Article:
They also report that “exposure to extreme heat directly influences emotional control, aggression and violent behavior, increasing rates of interpersonal violence, with homicides increasing by up to 18% in South Africa when temperatures are higher. at 30℃ compared to temperatures below 20℃”. .

In a study titled, Violence in hot weather: Will climate change exacerbate violence rates in South Africa?the authors find in the conclusion that the evidence “increasingly indicates that the propensity for interpersonal violence may increase in uncomfortably hot temperatures”.

They add that countries like South Africa, “which already have high levels of violence and rapid global warming, may be particularly vulnerable to this underappreciated consequence of climate change.”

The findings are particularly alarming given the country’s current struggles with gender-based violence and the trajectory of global warming.

South Africa Low Emission Development Strategy 2050tabled ahead of the COP26 negotiations in Glasgow, said that “under greenhouse gas emissions scenarios without mitigation, warming of up to 8°C is projected inside the country by the end of end of this century”.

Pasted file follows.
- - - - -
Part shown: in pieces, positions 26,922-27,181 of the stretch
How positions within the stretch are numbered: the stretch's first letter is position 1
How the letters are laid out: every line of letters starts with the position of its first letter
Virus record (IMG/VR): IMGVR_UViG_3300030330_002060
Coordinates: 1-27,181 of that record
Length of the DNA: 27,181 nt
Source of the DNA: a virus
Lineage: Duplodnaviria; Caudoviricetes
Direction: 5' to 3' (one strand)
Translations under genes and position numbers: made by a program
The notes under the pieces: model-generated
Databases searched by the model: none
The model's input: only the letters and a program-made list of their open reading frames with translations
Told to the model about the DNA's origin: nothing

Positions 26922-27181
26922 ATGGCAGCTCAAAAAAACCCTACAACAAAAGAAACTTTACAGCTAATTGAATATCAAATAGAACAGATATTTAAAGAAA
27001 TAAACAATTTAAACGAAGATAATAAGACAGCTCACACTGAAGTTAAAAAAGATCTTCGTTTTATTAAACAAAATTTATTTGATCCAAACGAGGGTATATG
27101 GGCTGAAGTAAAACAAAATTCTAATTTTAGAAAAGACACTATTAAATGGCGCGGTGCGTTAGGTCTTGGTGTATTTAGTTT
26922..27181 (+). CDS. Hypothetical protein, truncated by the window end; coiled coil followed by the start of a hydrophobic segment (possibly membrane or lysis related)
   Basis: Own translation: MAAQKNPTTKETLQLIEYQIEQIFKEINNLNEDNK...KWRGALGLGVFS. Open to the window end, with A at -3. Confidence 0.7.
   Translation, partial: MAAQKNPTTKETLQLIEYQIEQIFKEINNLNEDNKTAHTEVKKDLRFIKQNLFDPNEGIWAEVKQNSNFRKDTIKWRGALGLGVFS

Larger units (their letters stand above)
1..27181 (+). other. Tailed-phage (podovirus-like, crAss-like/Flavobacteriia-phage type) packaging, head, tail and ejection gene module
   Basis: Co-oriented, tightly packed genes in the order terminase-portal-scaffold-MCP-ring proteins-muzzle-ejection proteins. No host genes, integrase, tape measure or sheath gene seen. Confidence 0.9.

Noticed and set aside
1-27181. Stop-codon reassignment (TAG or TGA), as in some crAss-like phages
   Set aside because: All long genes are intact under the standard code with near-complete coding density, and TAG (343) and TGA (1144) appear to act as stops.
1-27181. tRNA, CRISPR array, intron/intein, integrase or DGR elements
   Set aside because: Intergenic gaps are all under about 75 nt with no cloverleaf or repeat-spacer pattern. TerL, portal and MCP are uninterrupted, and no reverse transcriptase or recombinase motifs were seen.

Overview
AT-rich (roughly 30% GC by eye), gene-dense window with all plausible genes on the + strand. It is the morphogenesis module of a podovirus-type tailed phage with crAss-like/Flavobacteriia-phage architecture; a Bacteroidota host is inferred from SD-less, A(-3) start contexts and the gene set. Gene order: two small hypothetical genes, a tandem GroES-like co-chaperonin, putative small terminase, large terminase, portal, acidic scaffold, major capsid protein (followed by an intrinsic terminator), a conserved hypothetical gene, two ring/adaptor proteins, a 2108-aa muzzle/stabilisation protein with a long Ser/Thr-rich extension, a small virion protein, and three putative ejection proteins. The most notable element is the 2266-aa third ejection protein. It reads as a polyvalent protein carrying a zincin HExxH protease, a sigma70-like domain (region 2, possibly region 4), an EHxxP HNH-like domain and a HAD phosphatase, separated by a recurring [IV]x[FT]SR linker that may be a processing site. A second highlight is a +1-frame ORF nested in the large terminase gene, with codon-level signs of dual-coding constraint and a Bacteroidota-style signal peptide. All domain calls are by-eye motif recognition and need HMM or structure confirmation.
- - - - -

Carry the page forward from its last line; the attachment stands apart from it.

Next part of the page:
Fleur Newman, head of the gender team at UN Climate Change, said in a statement that “climate impacts, particularly extreme weather events, affect the roles of women and men around the world, especially in rural areas”.

Newman said that “the world simply cannot meet the central goals of the Paris Agreement to limit the increase in global average temperature to 1.5℃ unless all of humanity is involved in climate change. fight against climate change”.

She added that “while it is concerning to see a rollback on recent gains in gender equality due to the pandemic, there are positive signs that climate policy is increasingly creating opportunities for women and girls to make invaluable contributions to and benefit from climate action”. . OBP/DM